One of the things that's been really, I think, a challenge when we first started making films and something that we've really taken as a lesson is that there really is this collective process of goodwill. There's this collective process of making the correct decisions and making the harder decisions and making the more difficult, sometimes costlier, sometimes way less convenient, the more above board. We really fight to make sure that everything we do is above board and the right decision by everyone involved. And it's paid dividends way beyond anything we've expected.

Where it's like that, instead of just looking at it as going every person we ever interact with is a kind of permanent partner in the film industry for us. Has made it so that we have a holiday party that we started whenever we came out here three years ago, that the first one, it was everyone we had worked with in a year, and we had 40 people there. It was awesome. It was really fun. And then the next year we had 80 people there. And we had all these giveaways and all these people that came then were able to network with other filmmakers.

It was amazing to go like, "Oh my gosh, we made this." We were part of this community that got made. And now we're going into our third year, and we have people messaging us in August asking whenever it is this year because they're trying to schedule their holiday around it. And something about that is, like, we didn't have to fake that.

We don't have to convince people to come to it. It really is that paid dividend of kindness of hard work. But also treating people fairly and like ruthlessly, treating people fairly.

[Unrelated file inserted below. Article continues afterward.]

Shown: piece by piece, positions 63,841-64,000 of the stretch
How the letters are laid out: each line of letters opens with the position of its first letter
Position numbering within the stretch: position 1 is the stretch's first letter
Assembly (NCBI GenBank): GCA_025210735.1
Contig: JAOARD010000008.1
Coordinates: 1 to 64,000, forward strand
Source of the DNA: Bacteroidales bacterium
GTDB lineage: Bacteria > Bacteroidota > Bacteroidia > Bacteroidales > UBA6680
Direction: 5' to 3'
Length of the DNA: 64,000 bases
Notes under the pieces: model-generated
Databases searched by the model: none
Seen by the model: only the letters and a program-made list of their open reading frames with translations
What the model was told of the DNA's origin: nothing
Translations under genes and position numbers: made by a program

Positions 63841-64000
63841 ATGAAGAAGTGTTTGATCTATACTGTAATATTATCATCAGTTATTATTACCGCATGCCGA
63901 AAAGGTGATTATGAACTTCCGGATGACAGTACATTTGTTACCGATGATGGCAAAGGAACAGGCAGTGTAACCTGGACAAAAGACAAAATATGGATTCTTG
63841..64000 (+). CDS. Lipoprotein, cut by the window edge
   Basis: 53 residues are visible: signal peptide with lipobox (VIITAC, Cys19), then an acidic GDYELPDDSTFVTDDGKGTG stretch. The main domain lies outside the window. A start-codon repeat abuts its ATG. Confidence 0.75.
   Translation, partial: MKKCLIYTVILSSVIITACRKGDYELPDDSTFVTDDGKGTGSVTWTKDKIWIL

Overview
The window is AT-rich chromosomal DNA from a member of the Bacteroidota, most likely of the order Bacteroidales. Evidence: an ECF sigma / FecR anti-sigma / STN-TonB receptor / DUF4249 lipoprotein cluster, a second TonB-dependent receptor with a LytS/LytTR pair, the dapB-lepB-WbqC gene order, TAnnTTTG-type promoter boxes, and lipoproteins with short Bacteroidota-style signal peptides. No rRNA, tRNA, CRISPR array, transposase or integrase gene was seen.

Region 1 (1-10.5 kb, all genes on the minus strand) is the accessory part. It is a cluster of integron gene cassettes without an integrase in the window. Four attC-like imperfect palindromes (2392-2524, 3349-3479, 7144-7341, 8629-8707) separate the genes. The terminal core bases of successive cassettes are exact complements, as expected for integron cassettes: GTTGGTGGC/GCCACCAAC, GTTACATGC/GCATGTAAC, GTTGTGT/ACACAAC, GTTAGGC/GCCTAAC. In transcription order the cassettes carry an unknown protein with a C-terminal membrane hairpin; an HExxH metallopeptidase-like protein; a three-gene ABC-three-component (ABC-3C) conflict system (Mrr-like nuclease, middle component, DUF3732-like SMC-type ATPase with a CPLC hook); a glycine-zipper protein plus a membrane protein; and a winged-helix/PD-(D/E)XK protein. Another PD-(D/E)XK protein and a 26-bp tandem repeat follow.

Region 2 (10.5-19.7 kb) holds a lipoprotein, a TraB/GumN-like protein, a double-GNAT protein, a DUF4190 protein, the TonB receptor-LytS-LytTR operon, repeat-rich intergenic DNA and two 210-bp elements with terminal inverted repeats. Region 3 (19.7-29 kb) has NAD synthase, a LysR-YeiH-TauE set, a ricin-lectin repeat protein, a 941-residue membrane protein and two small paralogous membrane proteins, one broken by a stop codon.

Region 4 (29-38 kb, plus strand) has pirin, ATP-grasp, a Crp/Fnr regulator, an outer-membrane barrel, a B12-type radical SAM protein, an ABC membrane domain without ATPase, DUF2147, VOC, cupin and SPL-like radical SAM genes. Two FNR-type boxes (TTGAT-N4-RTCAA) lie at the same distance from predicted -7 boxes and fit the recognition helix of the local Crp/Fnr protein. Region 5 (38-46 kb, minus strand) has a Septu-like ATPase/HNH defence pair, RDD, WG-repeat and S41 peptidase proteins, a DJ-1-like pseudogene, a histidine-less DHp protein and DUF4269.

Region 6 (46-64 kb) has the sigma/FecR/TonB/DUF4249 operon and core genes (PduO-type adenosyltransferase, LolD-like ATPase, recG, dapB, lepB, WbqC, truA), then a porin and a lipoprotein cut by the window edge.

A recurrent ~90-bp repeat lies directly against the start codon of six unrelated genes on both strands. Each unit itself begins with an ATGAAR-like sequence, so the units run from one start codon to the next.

Beckmann: And within that, who people might meet their next collaborator at one of our events. And knowing that there's going to be some really fantastic people that you'll meet there. I will say our holiday party is a spooky yuletide thing. It's called Fullernight, and it's one word, Fullernight. It is a holiday that takes place in the world of Ben-Tir, which is our world, our Dungeons & Dragons world that we play in Novel Chronicles.

It is 36 hours of darkness on this night. So all sorts of creatures come out and prowl. You don't want to be outside. So you're supposed to spend all of Fullernight with friends, with family, by the fire, and being cozy, and people stock up for it. And there's stories and there's cider and all the things. And so Timothy from his brain had created this, and then we put it into a party, and now people look forward to it.

Brooklyn Quarter at SDCCBrooklyn Quarter at SDCC Photo provided

NFS: I do want to talk tools, so we can talk cameras. What do you like to work with?

Reese: We use eight cameras at the moment on the tabletop show, which is arguably too many cameras. This is always the thing, anytime you see any kind of tabletop series, the amount of effort that goes into them is just astronomical. And it's typically a hidden effort, it's silent because no one knows.

But yeah, so we're using eight cameras at the moment. ... So we started off with really cheap Canon camcorders back in Brooklyn. But most recently we've been using a lot of Panasonics, just regular mirrorless cameras. And we're very, very happy because Blackmagic just sent us a bunch of the 6K studio cameras, 6K Studio Pros.